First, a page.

Britons spent more time online on desktop, smartphones or tablets in 2020 compared other major European countries, new research has revealed.
Each person spent an average of three and a half hours online each day in 2020 – an hour longer than in Germany and France – as more people relied on the internet during lockdown, according to Ofcom’s annual study into the nation’s online habits.
Those aged 15 to 16 spent the most time online at 4 hours and 54 minutes each day with most having to study online, due to the pandemic.
With high street shops forced to close, the data also found UK online shopping sales rose by 48 per cent to nearly £113billion in 2020, up from £76.1billion the year before.
Britons were spending more time online than other European countries during the pandemic
The online share of retail spend increased from about 20 per cent in 2019 to 35 per cent in the spring lockdown and 30 per cent in December 2020.
Food and drinks retailers websites saw the biggest increase in sales – up 82 per cent on 2019 levels – as supermarkets expanded their online deliveries, and by December 2020, 11 per cent of UK grocery market sales were online, up from 5 per cent at the beginning of the year.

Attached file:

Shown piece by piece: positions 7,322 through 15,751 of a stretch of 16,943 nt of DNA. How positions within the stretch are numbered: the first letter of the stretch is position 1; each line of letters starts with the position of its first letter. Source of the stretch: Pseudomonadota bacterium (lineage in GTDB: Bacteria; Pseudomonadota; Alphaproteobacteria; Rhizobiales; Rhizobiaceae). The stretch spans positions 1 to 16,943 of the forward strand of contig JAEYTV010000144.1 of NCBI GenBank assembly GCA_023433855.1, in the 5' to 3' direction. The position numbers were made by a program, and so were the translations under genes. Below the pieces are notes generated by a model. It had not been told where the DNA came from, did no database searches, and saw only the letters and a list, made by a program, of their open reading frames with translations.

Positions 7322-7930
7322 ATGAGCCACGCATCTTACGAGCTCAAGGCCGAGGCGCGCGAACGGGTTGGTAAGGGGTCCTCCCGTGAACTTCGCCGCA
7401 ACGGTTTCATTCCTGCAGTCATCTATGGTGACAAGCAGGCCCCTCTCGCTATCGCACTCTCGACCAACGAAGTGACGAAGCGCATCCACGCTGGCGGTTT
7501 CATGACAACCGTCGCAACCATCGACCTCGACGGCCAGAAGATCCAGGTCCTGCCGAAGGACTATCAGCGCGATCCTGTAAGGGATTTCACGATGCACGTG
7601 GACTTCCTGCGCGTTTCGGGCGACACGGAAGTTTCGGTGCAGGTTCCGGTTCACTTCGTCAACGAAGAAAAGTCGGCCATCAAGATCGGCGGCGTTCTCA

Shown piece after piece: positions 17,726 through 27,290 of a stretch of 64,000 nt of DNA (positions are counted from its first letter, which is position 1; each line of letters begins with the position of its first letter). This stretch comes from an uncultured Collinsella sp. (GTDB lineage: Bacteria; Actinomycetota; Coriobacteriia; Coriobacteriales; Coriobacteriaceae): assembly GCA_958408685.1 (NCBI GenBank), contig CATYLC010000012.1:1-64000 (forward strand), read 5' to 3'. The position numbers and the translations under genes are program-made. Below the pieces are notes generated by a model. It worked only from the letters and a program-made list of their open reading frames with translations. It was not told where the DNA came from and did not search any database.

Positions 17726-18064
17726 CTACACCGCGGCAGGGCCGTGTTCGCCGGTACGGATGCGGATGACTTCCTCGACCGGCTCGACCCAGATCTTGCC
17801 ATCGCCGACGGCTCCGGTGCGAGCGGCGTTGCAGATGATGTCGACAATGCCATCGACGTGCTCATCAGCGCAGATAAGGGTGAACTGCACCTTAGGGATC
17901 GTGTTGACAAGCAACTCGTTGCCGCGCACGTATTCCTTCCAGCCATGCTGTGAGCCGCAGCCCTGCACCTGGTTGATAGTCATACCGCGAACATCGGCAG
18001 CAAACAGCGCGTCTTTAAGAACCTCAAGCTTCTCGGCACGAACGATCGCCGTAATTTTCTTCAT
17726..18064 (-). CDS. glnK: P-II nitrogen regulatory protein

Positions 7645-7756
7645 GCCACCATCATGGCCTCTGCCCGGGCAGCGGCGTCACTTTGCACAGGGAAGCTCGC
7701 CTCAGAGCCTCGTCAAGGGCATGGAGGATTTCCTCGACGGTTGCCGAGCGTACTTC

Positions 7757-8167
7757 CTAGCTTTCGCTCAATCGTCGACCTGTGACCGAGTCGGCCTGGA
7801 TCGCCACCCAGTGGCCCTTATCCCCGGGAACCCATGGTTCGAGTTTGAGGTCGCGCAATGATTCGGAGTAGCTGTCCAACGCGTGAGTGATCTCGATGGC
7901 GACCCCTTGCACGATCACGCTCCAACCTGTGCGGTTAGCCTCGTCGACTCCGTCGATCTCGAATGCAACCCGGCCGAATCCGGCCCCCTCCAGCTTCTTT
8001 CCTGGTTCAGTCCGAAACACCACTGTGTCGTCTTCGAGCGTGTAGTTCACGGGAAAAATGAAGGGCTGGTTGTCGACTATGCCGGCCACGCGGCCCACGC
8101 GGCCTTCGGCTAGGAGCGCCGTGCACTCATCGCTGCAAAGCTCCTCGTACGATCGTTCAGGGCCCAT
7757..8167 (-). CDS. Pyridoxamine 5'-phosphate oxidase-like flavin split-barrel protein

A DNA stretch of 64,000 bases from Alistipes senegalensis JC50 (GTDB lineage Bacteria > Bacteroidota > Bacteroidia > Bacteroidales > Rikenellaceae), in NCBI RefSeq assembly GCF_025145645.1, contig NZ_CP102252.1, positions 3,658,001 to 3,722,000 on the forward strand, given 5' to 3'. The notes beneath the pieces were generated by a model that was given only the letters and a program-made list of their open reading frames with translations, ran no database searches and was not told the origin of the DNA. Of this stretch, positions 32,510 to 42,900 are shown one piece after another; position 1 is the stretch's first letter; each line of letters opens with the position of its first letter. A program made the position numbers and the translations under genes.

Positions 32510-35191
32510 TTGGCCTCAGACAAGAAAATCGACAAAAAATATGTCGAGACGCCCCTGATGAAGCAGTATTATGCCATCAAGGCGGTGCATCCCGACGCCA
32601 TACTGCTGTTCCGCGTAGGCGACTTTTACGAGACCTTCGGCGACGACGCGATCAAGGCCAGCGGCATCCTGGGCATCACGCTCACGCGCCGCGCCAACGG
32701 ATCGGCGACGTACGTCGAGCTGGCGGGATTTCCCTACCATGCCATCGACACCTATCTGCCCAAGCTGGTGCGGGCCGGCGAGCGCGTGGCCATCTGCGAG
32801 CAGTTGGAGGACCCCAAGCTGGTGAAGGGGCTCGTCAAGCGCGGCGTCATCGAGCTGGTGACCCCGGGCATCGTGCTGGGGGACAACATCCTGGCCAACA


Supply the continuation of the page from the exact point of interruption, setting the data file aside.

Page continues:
Online food delivery services also benefited from heavy increases in demand – Just Eat was the most popular, visited by nearly 10million people in December 2020 and reporting that its UK orders were 58 per cent higher in the last quarter of 2020 compared to the same period in 2019.
Household goods also surged by 76 per cent, due to heightened interest in home improvements.
However, some online shopping categories were negatively impacted in the early months of lockdown.
Although there were a fifth more online sales of clothing and footwear in February 2020 than in the previous year, sales in this segment in April were approximately £615million which is down 17 per cent compared to April 2019.
Recovery began in May when sales were up two per cent year on year, and in June and from September to the end of 2020 sales exceeded £1billion each month.
However, it’s not just adults who are splashing out with children’s online purchasing power growing, enabled by digital pocket money apps and pre-paid debit cards tailored for youngsters.
Since the spring 2020 lockdown, teenagers have also been spending more money online than offline with the trend continuing in 2021 with 68 per cent paying online compared to 32 per cent offline.
How the UK compares to other countries usage
The report found that internet users in the UK spend less time online than those in the US, but considerably more than those in France and Spain.
Internet use in the other countries examined also saw a marked increase in April 2020 as the full effects of the pandemic took hold.